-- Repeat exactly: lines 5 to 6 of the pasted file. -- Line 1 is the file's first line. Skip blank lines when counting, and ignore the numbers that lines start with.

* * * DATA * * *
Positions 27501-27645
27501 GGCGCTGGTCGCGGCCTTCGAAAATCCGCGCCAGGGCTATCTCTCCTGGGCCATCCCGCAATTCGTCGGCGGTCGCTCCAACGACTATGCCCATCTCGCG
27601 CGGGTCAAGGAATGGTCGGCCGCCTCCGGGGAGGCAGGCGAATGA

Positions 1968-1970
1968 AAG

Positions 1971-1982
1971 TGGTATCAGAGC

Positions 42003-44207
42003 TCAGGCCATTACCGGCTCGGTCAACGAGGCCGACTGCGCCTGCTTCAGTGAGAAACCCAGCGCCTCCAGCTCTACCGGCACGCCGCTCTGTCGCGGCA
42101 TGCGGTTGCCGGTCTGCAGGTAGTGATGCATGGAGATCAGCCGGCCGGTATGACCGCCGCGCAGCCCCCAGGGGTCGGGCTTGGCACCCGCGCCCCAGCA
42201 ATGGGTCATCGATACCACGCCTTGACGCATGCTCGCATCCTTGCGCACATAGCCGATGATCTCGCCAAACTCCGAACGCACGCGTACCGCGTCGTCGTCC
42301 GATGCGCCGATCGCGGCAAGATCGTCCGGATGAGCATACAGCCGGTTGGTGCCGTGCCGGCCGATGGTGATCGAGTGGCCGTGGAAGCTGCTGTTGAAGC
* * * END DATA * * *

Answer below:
1968 AAG

Positions 1971-1982